So the government that was ready to agree the 6 demands, at the end (Imram Khan) got nothing. There isn't any change in the electoral system, and he hasn't got any single thing. It was the individual decision. One person has wasted 3 months of the nation. He has wasted energies of the people. I would say 200,000 or even more people were sitting in Islamabad, that was wasted. So I wouldn't go behind that leader. The leader who cannot judge or who cannot bargain the right thing is not right. This is one reason. Another reason is that he is pro-Taliban. He was saying "we have to talk we have to talk," but it seems like he did a little chorus. He repeatedly said "we have to talk we have to talk." Ok, we have to talk. But it's not like we are begging to talk. We are a sovereign country, we have to take action so we have to bring them on the table on our terms. So Imran Khan is very famous among the young generation, he is our national hero, and I respect him as my hero. But he is my hero in cricket, not in politics. But most of the Pakistanis consider him as a hero in politics as well. Yes, his demands are right. But he has changed the game , he was pro-Taliban and everyone was giving justification "yes he's saying right" and that was a big question mark for me.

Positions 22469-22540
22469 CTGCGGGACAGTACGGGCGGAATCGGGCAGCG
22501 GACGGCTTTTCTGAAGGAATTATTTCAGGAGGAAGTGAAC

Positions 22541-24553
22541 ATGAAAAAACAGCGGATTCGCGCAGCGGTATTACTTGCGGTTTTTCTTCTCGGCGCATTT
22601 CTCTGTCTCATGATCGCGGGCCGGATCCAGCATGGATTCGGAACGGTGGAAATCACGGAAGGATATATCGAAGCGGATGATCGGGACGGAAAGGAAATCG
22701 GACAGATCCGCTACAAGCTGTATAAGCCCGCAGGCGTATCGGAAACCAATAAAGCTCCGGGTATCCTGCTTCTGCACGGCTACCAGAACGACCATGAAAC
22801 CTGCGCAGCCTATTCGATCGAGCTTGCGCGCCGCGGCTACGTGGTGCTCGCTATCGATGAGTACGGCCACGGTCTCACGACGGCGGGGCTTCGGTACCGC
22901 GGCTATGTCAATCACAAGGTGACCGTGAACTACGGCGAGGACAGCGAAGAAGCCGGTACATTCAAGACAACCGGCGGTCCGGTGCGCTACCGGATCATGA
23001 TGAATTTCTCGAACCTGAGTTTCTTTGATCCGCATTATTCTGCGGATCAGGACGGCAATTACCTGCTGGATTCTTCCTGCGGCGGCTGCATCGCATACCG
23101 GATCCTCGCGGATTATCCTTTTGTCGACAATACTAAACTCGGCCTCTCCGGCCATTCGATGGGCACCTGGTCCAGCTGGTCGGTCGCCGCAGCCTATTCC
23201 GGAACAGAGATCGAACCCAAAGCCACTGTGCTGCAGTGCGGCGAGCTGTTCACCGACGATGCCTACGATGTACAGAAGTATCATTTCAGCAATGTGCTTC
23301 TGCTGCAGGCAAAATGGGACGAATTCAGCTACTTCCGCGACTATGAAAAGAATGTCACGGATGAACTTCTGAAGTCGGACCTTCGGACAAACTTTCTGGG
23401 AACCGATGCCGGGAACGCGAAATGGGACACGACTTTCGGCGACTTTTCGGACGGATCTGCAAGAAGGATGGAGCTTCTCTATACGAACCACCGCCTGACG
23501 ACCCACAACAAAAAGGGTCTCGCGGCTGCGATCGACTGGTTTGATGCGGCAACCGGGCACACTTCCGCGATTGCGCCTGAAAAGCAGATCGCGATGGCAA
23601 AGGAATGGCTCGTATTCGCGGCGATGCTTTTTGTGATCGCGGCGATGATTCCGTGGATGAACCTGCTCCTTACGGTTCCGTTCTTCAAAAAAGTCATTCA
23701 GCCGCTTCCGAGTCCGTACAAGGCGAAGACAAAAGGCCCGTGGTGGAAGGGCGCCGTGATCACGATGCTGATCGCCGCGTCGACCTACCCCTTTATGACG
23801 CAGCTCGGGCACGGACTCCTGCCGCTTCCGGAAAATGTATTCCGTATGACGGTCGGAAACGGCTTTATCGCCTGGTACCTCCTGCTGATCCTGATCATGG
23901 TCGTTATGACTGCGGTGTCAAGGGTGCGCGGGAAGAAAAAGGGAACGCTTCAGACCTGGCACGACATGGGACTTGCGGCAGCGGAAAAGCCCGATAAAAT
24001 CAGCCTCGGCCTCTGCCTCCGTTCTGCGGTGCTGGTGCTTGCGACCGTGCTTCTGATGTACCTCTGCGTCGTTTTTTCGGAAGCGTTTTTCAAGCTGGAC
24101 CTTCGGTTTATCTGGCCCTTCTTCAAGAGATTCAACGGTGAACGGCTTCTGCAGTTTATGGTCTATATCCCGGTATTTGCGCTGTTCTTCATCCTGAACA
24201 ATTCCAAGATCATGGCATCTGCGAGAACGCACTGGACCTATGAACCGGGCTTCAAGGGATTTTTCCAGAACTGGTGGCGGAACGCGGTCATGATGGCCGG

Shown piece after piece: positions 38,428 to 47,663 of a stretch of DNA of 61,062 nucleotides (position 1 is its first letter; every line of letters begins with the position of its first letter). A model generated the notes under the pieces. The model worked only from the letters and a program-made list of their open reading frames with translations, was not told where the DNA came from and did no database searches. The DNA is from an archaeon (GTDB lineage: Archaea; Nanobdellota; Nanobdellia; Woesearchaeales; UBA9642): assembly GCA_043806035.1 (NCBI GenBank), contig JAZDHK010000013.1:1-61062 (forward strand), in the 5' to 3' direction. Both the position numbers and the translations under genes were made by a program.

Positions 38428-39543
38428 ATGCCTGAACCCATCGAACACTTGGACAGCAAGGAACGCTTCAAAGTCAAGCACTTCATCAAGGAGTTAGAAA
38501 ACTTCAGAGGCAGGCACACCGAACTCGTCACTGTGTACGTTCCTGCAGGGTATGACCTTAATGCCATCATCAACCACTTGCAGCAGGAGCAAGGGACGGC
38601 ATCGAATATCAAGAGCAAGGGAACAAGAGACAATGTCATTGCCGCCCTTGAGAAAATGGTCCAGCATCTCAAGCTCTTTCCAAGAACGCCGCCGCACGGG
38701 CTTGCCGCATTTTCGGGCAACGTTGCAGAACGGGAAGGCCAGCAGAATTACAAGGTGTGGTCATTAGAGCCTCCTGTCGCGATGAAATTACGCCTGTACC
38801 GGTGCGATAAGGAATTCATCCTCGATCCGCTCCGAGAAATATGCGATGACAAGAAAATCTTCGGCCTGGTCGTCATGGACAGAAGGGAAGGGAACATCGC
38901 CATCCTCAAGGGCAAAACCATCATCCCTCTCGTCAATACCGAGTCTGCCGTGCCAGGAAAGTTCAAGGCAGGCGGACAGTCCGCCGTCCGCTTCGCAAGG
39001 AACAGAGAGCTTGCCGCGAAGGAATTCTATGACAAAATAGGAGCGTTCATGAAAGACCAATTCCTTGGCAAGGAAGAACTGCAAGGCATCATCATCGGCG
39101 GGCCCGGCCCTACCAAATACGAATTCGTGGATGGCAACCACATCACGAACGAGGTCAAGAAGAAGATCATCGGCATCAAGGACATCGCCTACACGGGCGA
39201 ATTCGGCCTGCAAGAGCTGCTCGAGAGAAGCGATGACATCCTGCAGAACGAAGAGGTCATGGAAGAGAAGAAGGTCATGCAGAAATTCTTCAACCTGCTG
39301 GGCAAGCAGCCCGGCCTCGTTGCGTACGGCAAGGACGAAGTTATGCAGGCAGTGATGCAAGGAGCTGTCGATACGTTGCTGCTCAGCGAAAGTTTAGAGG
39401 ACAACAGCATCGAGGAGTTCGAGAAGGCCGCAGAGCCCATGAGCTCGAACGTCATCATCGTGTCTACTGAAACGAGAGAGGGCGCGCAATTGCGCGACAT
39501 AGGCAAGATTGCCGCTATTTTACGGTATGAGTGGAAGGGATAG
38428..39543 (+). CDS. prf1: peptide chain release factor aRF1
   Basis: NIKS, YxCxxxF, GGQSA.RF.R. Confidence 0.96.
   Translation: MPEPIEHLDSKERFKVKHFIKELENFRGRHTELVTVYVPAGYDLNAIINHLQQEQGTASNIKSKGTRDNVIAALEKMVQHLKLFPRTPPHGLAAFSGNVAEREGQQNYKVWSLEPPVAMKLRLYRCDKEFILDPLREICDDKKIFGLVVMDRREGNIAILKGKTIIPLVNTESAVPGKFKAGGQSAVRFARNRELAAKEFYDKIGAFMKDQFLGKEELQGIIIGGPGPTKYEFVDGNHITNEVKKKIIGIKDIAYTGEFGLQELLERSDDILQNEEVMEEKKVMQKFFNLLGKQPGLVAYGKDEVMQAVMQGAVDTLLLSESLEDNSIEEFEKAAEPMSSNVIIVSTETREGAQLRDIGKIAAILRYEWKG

But otherwise yes I support most of the things (represented by) PTI.


The final party Muslim League, they don't have a democratic attitude, they are ruling like a dictator, so i don't like them. Every time they come in power, they created mess. Every time they messed up with the army, and then the army took over, and then the army messed up the country, and then every time they have given the country to the People's Party to regain the strength and reestablish the institutions. We had coup 3 times. After all 3 times, the People's Party came into power.


So you think the army intrudes in civil society. Do you think the civil society is stronger now?
Raheel Sharif, center right, with prime minister, Nawaz Sharif, center left.
Caren Firouz/Reuters